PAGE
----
Diabetes, a disease that causes the body to increase glucose levels, may require blood sugar tests to determine a patienta s need for insulin.
Many studies have reported that periodontal disease is associated with diabetes, but its relation with impaired fasting glucose (IFG) has been understudied. This study investigated the relationship between chronic periodontitis, IFG, and diabetes in the U.S. population.
RESEARCH DESIGN AND METHODS
Participants in the National Health and Nutrition Examination Survey III, aged ≥20 years, who received periodontal examinations and provided blood samples (n = 12,254) were grouped into quintiles of mean clinical attachment loss (CAL) and pocket depth, with the lowest category being the reference. Plasma fasting glucose was categorized into three groups (normal, <100 mg/dL; IFG, ≥100 but <126 mg/dL; and diabetic, ≥126 mg/dL). Sociodemographic factors and other potential risk factors were obtained by interview or examination. SAS 9.1 was used for statistical analysis accounting for the complex weighted sampling.
Participants in the top quintile category of CAL had higher prevalence odds of IFG (odds ratio [OR] 1.55 [95% CI 1.16–2.07]) and diabetes (4.77 [2.69–8.46]) after adjustment for related confounders, compared with those in the bottom quintile. The highest quintile of pocket depth was positively associated with IFG (1.39 [1.00–1.92]) and diabetes (1.63 [1.10–2.42]) compared with the lowest quintile. ORs for CAL increased from the lowest to the highest quintile (P value test for trend <0.01) for all outcomes. The ORs for pocket depth also tended to rise across quintiles.
Chronic periodontitis measured by CAL and pocket depth was positively associated in a linear relation with IFG and diabetes in U.S. adults.
The objective of this study was to evaluate the performance of blood glucose meters in diabetes associated with pregnancy (DP).
RESEARCH DESIGN AND METHODS
Finger-prick blood glucose levels measured using six different glucose meters on 102 patients with DP attending an antenatal clinic were compared with laboratory plasma glucose results. HbA1c and hematocrit were also measured.
The plasma glucose range was 2.2–9.4 mmol/L with hematocrit 33–37% and mean HbA1c 5.5% ± 0.56 (SD). All meters provided plasma equivalent results except one, which reported whole blood glucose that was adjusted to plasma equivalent values. The absolute glucose difference [meter – plasma glucose] was 0.232 ± 0.69 to 0.725 ± 0.62 mmol/L mean ± SD and bias ranged from 6.1 to 15.8%. Two meters were affected by hematocrit <36% (P < 0.05).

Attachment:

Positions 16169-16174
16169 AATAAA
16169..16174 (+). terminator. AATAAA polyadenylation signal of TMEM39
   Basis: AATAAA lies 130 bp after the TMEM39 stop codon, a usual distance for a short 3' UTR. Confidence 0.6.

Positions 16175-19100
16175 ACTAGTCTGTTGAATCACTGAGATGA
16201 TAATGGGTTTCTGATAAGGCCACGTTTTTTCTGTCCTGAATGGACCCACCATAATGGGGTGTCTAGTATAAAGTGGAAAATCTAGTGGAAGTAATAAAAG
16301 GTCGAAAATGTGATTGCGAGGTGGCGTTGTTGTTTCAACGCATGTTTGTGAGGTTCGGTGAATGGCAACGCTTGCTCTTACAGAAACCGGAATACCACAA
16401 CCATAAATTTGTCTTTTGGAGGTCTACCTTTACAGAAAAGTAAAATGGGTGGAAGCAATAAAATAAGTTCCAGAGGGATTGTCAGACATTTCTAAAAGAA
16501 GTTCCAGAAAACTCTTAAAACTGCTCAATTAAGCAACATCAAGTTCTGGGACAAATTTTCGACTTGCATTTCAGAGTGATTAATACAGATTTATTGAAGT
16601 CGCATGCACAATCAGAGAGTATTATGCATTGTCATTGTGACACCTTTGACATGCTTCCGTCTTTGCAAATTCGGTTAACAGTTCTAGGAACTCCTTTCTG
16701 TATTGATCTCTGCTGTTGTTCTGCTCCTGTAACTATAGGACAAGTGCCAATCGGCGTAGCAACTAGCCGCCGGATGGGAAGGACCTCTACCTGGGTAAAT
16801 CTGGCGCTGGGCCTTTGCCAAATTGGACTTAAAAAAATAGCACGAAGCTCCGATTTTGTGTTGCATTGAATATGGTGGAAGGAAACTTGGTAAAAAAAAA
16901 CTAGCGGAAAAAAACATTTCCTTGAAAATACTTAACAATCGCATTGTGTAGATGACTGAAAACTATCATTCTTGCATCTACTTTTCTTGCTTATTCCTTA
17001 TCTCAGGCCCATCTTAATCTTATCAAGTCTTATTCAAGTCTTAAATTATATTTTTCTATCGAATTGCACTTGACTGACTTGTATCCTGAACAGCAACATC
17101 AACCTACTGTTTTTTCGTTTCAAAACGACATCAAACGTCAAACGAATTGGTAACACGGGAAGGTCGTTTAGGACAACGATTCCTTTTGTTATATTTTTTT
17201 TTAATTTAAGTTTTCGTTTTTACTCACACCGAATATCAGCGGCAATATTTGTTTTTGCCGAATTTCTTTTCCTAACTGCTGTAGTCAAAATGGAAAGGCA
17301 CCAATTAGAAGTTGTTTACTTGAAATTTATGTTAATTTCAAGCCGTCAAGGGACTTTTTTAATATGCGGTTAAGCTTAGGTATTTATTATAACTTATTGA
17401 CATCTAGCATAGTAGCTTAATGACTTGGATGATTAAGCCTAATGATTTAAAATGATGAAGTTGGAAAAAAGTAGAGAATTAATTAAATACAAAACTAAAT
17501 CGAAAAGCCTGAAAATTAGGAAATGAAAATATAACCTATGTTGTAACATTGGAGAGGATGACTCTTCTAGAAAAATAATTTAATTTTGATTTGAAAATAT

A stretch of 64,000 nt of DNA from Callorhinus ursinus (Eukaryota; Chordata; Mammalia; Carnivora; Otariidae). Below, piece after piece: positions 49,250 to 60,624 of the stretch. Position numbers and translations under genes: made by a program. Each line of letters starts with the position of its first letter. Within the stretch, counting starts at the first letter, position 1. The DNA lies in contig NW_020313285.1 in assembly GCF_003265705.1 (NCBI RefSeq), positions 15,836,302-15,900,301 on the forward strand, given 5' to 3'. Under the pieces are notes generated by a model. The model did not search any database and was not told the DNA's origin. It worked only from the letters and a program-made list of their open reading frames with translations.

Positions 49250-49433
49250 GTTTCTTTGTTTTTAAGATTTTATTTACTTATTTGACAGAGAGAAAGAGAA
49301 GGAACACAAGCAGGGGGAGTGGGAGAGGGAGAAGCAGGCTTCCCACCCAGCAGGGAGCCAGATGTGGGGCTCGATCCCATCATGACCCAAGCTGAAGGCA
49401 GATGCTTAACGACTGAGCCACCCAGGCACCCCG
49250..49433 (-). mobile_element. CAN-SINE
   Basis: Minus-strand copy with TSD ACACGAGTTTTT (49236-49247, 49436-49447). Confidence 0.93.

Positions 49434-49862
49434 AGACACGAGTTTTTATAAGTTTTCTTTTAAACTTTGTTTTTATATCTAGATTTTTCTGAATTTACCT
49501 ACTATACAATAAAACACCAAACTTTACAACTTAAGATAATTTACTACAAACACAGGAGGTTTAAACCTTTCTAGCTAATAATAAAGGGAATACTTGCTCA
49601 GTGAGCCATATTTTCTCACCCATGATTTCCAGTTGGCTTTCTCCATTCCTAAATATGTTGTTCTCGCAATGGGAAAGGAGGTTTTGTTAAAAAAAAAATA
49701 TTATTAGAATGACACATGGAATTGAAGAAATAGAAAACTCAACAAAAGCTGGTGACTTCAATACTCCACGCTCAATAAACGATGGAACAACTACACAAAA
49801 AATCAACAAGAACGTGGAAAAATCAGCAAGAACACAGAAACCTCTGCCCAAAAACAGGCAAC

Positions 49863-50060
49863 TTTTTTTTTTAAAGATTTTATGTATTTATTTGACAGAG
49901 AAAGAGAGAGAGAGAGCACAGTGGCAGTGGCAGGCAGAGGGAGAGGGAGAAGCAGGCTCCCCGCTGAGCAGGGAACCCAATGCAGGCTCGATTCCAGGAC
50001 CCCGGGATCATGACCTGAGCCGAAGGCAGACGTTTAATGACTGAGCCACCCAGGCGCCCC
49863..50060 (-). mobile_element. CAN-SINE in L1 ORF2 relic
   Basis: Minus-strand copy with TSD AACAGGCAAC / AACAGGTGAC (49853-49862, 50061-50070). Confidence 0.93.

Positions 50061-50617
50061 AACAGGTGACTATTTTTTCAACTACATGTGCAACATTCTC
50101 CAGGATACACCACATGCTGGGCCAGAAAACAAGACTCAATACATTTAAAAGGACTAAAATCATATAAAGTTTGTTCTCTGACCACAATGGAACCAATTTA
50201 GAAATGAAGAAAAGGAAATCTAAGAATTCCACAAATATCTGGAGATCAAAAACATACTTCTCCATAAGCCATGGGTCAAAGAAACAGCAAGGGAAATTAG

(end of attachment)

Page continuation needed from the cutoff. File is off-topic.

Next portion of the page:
Blood glucose meters in current use are not optimally accurate when compared with plasma glucose measurement in DP. Recognition of this deviation is essential to prevent inappropriate treatment of DP.
Efficacy of Insulin Analogs in Achieving the Hemoglobin A1C Target of <7% in Type 2 Diabetes: Meta-analysis of randomized controlled trials
Insulin analogs are increasingly used in patients with type 2 diabetes. We compared the effect of basal, biphasic, prandial, and basal-bolus insulin regimens with insulin analogs to reach the hemoglobin A1C target of <7% in people with type 2 diabetes.
RESEARCH DESIGN AND METHODS
We conducted an electronic search for randomized controlled trials (RCTs) involving insulin analogs. RCTs were included if they lasted at least 12 weeks, reported the proportion of diabetic patients reaching the A1C target of <7% (primary outcome), and the number of patients in any arm was >30.
We found 16 RCTs, with 20 comparisons and 7,759 patients. A greater proportion of patients achieved the A1C goal of <7% with both biphasic (odds ratio 1.88 [95% CI 1.38–2.55]) and prandial (2.07 [1.16–3.69]) insulin compared with basal insulin; this was associated for biphasic insulin with greater hypoglycemia (event/patient/30 days, mean difference, 0.34 [range 0–0.69]) and weight gain in kg (1.0 kg [0.28–1.73]). Compared with biphasic insulin, the basal-bolus regimen was associated with a greater chance to reach the A1C goal (odds ratio 1.75 [95% CI 1.11–2.77]), with no greater hypoglycemia or weight gain. The effect of insulin analogs on long-term diabetes complications is still lacking.
A greater proportion of type 2 diabetic patients can achieve the A1C goal <7% with biphasic or prandial insulin compared with basal insulin; in absolute terms, the basal-bolus regimen was best for the attainment of the A1C goal.
If you are a Type 1 Diabetic chances are you have heard doctors, nurses, friends and family rave about how fantastic Insulin Pump Therapy would be for you. The brochures you picked up have happy smiling people in them. You’ve seen the DVDs extolling the benefits of wearing a pump.
FDA- Recall Due to Potential Microbial Contamination: Triad Alcohol Prep Pads, Alcohol Swabs, and Alcohol Swabsticks
Triad Group, a manufacturer of over-the-counter products and FDA notified healthcare professiona… [ January 7, 2011 ]
Approximately 19 million U.S. adults reported receiving treatment for diabetes in 2007, more than double the 9 million who said they received care in 1996, according to the latest News and Numbers from the Agency for Healthcare Research and Quality. AHRQ also found that between 1996 and 2007: The number of people age 65 and [...]
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